Corporate Law – Custom Duty – Whether the rejection of declared value by assessee basing on imported purchase bills along wiht invocies and purchase orders and enhancement of the same without assigning sufficient reasons/evidence, is valid and correct ?

Hon’ble Mr. Justice Arjan Kumar Sikri 


The respondent had imported various varieties of the said Aluminum scrap and filed Bills of Entry along with invoices and purchase orders in respect therein declaring the transaction value of the imported goods for the purpose of paying custom duty. – The declared value was not accepted by the Assessing Officer who found the same to be low and reassessment was done by increasing the assessable value. -The assessment order passed by the Assessing Officer was challenged by filing appeals before the Commissioner (Appeals), Central Excise and Customs- All these appeals were dismissed.- Challenging the order of the Commissioner (Appeals), the respondent approached the Customs, Excise and Service Tax Appellate Tribunal- the appeals of the respondent were allowed thereby rejecting the enhancement of assessable value by the Revenue. –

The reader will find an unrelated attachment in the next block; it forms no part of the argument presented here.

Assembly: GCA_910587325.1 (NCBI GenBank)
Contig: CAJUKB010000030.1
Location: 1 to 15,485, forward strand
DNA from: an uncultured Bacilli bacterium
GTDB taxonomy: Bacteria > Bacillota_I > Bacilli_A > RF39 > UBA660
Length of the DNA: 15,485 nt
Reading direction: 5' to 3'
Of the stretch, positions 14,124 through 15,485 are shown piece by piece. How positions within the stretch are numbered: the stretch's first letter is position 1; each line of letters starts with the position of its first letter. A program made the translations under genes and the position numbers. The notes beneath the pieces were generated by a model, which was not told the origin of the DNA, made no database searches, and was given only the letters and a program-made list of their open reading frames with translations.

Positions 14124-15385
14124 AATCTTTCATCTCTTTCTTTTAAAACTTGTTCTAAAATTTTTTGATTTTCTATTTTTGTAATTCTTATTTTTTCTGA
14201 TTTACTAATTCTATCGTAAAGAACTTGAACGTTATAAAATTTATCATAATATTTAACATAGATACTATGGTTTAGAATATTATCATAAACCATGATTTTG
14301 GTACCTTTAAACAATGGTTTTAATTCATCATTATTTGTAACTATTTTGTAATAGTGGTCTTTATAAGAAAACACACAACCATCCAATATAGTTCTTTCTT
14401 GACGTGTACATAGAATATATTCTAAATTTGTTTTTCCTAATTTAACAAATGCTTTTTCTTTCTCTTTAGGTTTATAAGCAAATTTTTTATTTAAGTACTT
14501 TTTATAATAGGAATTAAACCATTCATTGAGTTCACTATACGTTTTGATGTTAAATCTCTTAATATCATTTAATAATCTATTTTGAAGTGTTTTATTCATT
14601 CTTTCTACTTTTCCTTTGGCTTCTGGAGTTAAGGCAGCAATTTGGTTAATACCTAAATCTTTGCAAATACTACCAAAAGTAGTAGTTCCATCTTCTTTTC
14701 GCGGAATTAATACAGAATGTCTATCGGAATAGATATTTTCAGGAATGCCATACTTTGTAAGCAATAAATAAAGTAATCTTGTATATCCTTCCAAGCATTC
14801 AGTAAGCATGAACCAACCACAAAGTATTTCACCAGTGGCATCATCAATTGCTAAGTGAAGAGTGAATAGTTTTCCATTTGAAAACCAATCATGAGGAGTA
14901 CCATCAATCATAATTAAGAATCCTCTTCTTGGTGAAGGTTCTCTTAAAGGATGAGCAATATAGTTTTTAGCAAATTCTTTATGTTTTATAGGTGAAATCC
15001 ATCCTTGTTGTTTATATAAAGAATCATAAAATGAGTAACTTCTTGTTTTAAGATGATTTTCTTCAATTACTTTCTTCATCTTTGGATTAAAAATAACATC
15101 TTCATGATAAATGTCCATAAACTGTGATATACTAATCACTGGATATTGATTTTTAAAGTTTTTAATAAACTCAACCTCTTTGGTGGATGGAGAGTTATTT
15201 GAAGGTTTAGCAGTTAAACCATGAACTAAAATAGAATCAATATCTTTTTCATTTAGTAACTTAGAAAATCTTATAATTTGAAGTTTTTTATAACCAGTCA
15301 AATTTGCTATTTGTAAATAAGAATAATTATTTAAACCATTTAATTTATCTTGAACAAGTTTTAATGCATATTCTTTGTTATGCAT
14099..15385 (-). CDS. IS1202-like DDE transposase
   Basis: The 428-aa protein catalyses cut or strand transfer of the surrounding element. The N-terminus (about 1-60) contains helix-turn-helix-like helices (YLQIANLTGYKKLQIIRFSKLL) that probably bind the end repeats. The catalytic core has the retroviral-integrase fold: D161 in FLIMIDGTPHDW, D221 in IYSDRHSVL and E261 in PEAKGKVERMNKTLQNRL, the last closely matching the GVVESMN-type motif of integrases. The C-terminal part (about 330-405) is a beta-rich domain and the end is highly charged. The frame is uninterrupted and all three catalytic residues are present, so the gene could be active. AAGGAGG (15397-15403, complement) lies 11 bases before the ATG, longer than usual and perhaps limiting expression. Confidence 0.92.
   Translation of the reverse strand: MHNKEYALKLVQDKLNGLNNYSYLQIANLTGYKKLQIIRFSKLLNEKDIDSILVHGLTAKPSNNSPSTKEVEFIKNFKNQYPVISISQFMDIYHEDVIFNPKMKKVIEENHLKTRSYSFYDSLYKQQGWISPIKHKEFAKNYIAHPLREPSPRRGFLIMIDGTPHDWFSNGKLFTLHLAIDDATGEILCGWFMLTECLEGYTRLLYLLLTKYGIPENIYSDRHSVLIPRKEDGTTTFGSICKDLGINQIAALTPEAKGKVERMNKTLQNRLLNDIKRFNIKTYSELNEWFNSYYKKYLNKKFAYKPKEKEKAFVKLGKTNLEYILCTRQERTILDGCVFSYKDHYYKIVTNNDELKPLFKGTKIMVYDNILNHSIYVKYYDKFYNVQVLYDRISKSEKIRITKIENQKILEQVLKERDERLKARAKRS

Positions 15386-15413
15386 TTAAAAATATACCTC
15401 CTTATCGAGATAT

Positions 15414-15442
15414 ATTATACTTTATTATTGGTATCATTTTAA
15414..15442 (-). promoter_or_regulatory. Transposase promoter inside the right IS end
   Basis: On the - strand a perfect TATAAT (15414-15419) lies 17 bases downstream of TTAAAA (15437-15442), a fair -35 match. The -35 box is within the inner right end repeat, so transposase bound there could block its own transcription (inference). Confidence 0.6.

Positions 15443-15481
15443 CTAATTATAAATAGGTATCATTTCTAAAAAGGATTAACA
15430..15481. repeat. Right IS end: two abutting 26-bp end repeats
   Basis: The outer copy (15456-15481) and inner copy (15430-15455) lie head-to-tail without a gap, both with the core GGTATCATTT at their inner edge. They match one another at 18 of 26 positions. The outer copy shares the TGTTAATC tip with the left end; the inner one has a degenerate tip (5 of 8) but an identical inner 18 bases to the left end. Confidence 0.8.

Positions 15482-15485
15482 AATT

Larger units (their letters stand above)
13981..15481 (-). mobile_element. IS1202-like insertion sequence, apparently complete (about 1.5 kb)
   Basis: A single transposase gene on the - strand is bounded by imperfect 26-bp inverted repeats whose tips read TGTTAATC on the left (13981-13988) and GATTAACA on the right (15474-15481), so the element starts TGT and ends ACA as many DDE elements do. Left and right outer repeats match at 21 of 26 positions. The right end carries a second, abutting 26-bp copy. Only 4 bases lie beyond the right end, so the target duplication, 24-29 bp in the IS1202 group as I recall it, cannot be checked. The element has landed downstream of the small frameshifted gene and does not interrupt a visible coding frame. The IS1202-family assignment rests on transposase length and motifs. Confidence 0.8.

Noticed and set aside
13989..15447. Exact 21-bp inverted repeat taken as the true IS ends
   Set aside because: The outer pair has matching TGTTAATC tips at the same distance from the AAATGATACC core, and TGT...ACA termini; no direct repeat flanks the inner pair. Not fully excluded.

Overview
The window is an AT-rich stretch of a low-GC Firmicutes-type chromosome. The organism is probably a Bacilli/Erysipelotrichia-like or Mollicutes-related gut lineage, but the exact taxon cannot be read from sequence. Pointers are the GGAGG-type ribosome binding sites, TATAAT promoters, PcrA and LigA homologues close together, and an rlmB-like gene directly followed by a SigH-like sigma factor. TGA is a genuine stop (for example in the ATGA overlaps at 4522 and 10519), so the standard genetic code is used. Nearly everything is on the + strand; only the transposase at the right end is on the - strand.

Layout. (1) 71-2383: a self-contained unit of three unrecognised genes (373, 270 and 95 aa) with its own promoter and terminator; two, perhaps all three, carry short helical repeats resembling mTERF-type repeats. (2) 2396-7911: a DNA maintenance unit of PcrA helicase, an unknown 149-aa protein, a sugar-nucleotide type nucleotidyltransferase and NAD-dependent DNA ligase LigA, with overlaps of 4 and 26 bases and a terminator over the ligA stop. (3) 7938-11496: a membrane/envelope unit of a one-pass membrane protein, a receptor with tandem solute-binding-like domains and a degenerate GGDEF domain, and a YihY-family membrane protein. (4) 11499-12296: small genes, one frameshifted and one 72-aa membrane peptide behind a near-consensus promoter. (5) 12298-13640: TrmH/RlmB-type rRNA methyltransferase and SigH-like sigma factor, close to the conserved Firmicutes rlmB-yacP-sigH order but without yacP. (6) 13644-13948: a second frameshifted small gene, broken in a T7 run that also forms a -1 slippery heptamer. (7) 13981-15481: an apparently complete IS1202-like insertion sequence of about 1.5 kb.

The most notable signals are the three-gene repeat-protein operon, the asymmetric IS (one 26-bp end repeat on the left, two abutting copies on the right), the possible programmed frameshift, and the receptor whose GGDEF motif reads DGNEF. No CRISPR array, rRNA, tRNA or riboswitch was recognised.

Tribunal held that as provided by Section 14 of Customs Act, 1962, the assessable value has to be arrived at on the basis of the price which is actually paid and in a case the price is not sole consideration or if the buyers and sellers are related persons then after establishing that the price is not sole consideration the transaction value can be rejected and taking the other evidences into consideration the assessable value can be arrived at.- Such exercise has not been done in these cases on hand. Therefore, we reject the enhancement of assessable value in respect of the Bills of Entry which are involved in all the appeals being decided and we restore the assessable value as declared by the appellant in said Bills of Entry. –

Apex court dismissed the appeals and confirmed the tribuanl orders by holding that”….It is manifest from the aforeextracted order of the Tribunal that no details of any contemporaneous imports or any other material indicating the price notified by LME had either been referred to by the adjudicating officer in the adjudication order or such material was placed before the Tribunal at the time of hearing of the appeal. The learned counsel for the Revenue has not been able to controvert the said observations by the Tribunal. In that view of the matter no fault can be found with the order passed by the Tribunal setting aside the additional demand created against the assessee.”